Young Victims Of Violence Receive Little Or No Psychosocial Counseling

August 16, 1996

Young Victims of Violence
Contact: Lois Baker
716-645-3765 (FAX)

Young Victims of Violence Receive
Little or No Psychosocial Counseling

BUFFALO, N.Y. -- An adolescent who attempts suicide and a youth who sustains a gunshot wound both are traumatized by the experience and could benefit from psychological counseling, most experts would agree.

In reality, one youth typically will get help and the other will not.

Results of a study led by a University at Buffalo psychiatrist show that 93 percent of youthful suicide attempters received some type of psychosocial assessment in the hospital, compared to 49 percent of young victims of violence.

Sixty-one percent of young suicide attempters were scheduled for follow-up with a psychosocial service provider after leaving the hospital, compared to only 10 percent of youthful victims of violence.

The study also showed that injured girls received significantly more psychosocial counseling than boys. Fewer than half of the injured boys were assessed for psychosocial functioning in the hospital and almost none were referred for follow-up counseling.

The study results were published in the July issue of Psychiatric Services.

While the study was conducted at San Francisco General Hospital, Miriam Shuchman, M.D., UB assistant professor of psychiatry and lead author on the study, said the situation is similar in most hospitals nationwide.

"Kids who have been shot at are probably the most stressed and scared they1ve ever been in their lives," she said. "The physical wounds may heal quickly, but the memory of what happened is likely to linger in some way. We know how to deal with that. These kids should be talking to someone about it."

She added: "Adolescents who are injured violently typically are not receiving counseling. A few programs have been established since this study was completed. They are usually run by someone in the hospital with a personal commitment to working with these kids." (See related story enclosed.)

Shuchman1s study analyzed treatment records of 59 adolescents under the age of 18 who were hospitalized for gunshot wounds, stabbings or assaults during 1991, and 28 adolescents of comparable age admitted during the same time after suicide attempts. The mean age was 15 years in both groups.

Gunshot wounds accounted for 61 percent of the violent injuries, and more than three-quarters of the victims were males. Sixty-one percent were black, 20 percent were Asian/Pacific Islanders and the remainder were white or Hispanic.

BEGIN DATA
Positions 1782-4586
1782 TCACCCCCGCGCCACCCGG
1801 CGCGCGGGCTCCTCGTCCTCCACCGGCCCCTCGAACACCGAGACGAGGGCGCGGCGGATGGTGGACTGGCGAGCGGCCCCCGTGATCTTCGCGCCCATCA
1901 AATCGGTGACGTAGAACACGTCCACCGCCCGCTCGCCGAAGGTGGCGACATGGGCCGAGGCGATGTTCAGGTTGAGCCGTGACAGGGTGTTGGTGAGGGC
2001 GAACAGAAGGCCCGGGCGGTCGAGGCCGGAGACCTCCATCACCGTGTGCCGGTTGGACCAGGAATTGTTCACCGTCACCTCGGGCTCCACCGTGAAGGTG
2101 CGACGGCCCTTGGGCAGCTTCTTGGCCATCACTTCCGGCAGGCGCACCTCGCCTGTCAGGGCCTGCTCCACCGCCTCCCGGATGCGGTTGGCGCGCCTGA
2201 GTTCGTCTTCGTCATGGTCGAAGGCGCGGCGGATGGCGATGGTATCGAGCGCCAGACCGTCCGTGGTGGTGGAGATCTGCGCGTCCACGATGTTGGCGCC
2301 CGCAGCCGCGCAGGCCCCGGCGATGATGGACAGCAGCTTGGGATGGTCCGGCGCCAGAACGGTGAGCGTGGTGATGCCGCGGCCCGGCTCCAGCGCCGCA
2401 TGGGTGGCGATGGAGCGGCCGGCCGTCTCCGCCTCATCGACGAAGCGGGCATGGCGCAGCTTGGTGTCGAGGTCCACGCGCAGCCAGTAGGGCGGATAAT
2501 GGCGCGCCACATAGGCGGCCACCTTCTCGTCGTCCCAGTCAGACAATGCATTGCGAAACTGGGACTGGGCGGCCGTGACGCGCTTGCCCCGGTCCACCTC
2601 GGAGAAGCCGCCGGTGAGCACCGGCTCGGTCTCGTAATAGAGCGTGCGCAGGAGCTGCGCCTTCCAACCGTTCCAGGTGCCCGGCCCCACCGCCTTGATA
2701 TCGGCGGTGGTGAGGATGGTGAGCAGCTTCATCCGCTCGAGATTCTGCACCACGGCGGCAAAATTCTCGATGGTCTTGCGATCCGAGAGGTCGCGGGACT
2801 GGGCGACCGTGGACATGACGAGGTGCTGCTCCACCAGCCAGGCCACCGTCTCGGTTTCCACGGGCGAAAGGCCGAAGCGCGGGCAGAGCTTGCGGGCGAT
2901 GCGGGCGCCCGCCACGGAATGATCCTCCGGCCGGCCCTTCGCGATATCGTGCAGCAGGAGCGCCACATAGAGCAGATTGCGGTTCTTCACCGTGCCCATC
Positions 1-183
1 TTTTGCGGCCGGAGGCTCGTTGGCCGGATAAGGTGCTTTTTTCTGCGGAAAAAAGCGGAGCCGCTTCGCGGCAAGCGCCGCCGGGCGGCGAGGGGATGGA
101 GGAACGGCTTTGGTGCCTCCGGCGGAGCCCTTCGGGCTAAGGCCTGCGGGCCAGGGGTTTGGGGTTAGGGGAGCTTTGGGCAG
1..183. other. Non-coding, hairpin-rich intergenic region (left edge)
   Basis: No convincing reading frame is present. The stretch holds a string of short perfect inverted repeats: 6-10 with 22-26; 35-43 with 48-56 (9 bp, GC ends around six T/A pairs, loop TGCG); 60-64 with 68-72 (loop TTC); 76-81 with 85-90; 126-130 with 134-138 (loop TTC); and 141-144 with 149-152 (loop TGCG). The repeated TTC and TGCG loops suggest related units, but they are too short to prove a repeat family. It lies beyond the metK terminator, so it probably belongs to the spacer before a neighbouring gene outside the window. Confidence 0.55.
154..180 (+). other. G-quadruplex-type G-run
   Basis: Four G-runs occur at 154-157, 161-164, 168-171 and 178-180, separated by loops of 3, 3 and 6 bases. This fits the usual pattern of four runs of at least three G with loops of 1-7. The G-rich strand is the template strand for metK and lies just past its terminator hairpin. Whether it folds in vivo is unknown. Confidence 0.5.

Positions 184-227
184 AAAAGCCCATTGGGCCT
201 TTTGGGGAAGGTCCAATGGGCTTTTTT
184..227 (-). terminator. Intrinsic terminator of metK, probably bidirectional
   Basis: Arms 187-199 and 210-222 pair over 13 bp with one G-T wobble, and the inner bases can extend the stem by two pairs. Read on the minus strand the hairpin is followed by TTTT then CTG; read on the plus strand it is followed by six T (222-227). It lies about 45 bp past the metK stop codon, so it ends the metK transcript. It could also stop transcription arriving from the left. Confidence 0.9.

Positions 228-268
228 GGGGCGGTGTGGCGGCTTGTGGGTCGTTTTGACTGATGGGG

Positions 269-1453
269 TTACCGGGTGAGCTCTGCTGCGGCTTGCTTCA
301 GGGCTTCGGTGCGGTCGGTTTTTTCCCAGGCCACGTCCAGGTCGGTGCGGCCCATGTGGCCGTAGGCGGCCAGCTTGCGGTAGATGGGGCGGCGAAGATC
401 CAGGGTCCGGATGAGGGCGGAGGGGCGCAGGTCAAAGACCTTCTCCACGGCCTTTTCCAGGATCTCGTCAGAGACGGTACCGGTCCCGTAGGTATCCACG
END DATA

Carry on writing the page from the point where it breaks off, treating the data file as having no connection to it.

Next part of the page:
The majority of suicide attempters were female, predominately of Hispanic and Asian descent. Drug overdose was the attempted suicide method of choice.

Young people who try to kill themselves routinely are offered psychiatric assessments and consultations in the hospital, Shuchman said. In this study, the hospital charts of 93 percent of suicide attempters contained comments about mood or interpersonal functioning, and 96 percent contained notes from a psychiatrist, psychiatric nurse, counselor or social worker. Sixty-one percent were referred for out-patient follow-up.

A review of hospital records of the young victims of violence found that 49 percent showed evidence of psychosocial assessment, and 58 percent contained notes from a consultation. Only 9 percent of these youths were referred for out-patient counseling.

Patients not scheduled for consultation or follow-up included a 15-year-old boy assaulted by youths wielding axes who was described as "angry" and "anxious;" a 17-year-old male shooting victim described as "anxious" and "upset;" and "a 15-year-old girl who was physically assaulted and thrown from a car and who was described by the emergency room resident as 'extremely combative and screaming.'"

Adolescents who end up in a trauma center are by definition a high- risk population, Shuchman said, and are obvious targets for counseling.

"We know that people who are injured violently are likely to be injured again. While these kids are in the hospital, we have a chance to find out why they were in a bad situation in the first place. Frequently it1s alcohol or drug abuse. It1s a perfect time to intervene, in hopes it won1t happen again."

Shuchman suggests that gender differences in treatment may result from the fact that females traditionally are more willing to admit they need counseling after an injury, or because girls tend to be more traumatized by violent experience than boys. She noted that health-care providers may consider black youths who have been stabbed or shot to be particularly dangerous, a bias that could influence their decision to refer these adolescents for psychosocial services.

Shuchman said future research in this area should lead to a minimum standard of psychosocial intervention for young victims of violence.

Other investigators on the study were Kathrine H. Silbernagle, M.D., of the University of Washington, and Margaret A. Chesney, Ph.D., and Sylvia Villarreal, M.D., both of the University of California at San Francisco.

University at Buffalo

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